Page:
by Chris Smith, At: The Press Democrat
Michael Le Flem finds this brief book on one of the most important figures in the history of United States psychological warfare and propaganda, Time-Life managing director C.D. Jackson, an engaging, nuanced and timely addition to Cold War historiography.
Jim DiEugenio responds to a recent hit piece which uses Joe Kennedy III's State of the Union reply as a platform from which to launch yet another doctrinaire and uninformed attack on JFK and RFK, claiming that the latter's grandson is just another "false progressive idol" like his great uncle.
One of the lesser appreciated programs instituted by President Kennedy, the Alliance for Progress, intended as a way of freeing Latin America from the yoke of U.S. and European entrepreneurial exploitation, encouraging its economic independence and broadening political participation and self-determination, like nearly all of his foreign policy strategies, met with hostility at home and was reversed subsequent to his assassination, as author Michael Le Flem discusses.
Part 2 of the interview by David Giglio of Our Hidden History with Jim DiEugenio, covering 1963-1975.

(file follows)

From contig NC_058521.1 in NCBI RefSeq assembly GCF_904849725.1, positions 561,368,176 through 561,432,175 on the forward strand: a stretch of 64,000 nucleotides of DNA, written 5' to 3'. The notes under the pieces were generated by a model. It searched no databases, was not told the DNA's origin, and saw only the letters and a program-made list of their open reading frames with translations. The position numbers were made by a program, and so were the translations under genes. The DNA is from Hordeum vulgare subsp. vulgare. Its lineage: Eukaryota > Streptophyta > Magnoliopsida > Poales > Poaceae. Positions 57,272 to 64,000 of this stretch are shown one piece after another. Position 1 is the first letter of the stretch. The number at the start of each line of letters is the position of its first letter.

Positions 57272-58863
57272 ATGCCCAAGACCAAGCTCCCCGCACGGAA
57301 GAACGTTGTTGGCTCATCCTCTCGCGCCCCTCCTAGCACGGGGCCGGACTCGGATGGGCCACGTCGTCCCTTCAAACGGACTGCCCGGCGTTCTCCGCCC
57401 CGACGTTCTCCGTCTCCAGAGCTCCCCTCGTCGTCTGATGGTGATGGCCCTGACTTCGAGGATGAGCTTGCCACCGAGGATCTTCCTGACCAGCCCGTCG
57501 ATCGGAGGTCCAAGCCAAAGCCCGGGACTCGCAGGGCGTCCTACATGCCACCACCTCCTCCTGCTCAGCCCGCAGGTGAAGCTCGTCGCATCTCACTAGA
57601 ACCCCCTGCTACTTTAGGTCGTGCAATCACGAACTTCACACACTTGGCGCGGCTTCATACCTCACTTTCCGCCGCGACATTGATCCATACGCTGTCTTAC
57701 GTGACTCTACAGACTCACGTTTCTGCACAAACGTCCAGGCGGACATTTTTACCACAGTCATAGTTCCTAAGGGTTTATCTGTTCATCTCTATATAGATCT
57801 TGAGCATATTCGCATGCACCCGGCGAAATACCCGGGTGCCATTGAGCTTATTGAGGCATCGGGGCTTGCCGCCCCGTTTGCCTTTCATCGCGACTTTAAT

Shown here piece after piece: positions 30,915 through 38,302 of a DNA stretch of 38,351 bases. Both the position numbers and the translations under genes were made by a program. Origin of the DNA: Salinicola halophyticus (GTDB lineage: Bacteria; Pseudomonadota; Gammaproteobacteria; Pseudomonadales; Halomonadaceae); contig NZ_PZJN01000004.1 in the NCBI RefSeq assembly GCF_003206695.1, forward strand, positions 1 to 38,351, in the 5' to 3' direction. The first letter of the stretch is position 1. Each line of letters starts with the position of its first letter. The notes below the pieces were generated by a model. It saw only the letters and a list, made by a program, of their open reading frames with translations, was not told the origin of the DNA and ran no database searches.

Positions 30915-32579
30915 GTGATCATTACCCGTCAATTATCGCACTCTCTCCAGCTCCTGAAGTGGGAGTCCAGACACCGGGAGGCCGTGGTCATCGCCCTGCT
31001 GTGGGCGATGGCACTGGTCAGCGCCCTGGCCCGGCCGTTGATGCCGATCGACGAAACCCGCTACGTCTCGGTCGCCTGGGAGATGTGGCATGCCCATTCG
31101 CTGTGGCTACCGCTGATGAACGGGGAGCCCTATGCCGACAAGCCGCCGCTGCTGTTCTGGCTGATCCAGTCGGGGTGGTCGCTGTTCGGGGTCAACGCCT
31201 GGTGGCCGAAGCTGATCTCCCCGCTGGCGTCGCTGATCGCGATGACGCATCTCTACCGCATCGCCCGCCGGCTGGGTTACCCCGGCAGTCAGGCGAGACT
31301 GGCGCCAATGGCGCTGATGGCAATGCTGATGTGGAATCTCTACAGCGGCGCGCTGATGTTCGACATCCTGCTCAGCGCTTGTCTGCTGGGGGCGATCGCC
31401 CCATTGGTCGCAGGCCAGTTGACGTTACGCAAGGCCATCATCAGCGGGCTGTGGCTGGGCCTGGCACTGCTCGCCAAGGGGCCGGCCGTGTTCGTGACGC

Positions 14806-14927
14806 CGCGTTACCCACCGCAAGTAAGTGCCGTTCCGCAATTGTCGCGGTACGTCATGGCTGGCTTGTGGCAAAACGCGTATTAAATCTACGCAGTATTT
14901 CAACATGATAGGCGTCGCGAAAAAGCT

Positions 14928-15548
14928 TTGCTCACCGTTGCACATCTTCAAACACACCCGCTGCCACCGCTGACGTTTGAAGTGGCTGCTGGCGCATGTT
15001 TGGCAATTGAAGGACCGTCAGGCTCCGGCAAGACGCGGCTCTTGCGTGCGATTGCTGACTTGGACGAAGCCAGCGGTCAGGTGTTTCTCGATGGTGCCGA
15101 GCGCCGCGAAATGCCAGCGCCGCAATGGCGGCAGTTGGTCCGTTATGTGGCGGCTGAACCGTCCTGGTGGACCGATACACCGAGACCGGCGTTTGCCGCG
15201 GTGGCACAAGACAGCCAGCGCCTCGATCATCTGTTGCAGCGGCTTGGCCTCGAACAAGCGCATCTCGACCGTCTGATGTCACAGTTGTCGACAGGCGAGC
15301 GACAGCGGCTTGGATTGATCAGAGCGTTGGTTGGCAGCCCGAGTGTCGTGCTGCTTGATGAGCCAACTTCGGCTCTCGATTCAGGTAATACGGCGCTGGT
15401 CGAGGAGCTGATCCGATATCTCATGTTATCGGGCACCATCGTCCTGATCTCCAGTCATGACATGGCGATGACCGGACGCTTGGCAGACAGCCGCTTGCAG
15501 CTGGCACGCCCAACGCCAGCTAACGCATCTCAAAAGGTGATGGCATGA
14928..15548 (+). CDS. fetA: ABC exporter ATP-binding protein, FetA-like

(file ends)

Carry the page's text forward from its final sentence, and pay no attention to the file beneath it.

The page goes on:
The following interview was conducted by David Giglio of Our Hidden History with Jim DiEugenio about his four part review of the Burns/Novick PBS documentary The Vietnam War. But it goes beyond the material in that series and uses information recently declassified by NARA. Part 1 covers 1945-1963. (Click on the image for the audio.)
By Vincent Bevins, at: The Atlantic
With their defense of the Dulles brothers as “decent people” in Part One, the disappearance of Kennedy’s withdrawal plan and the championing of Vann and Sheehan in Part Two, so far the net value of this documentary is something less than zero, writes Jim DiEugenio.
The following is the transcript of a talk Jim gave via remote connection for the seminar held at the Virginia Military Institute on Saturday, September 2, 2017.
In response to a scene in John Barbour's recent film, Jim DiEugenio once again drives home the contradictions, lack of attention to scholarly standards of historical analysis, and dishonesty in the position adopted by Noam Chomsky on both JFK's presidency and the facts and circumstances of his assassination.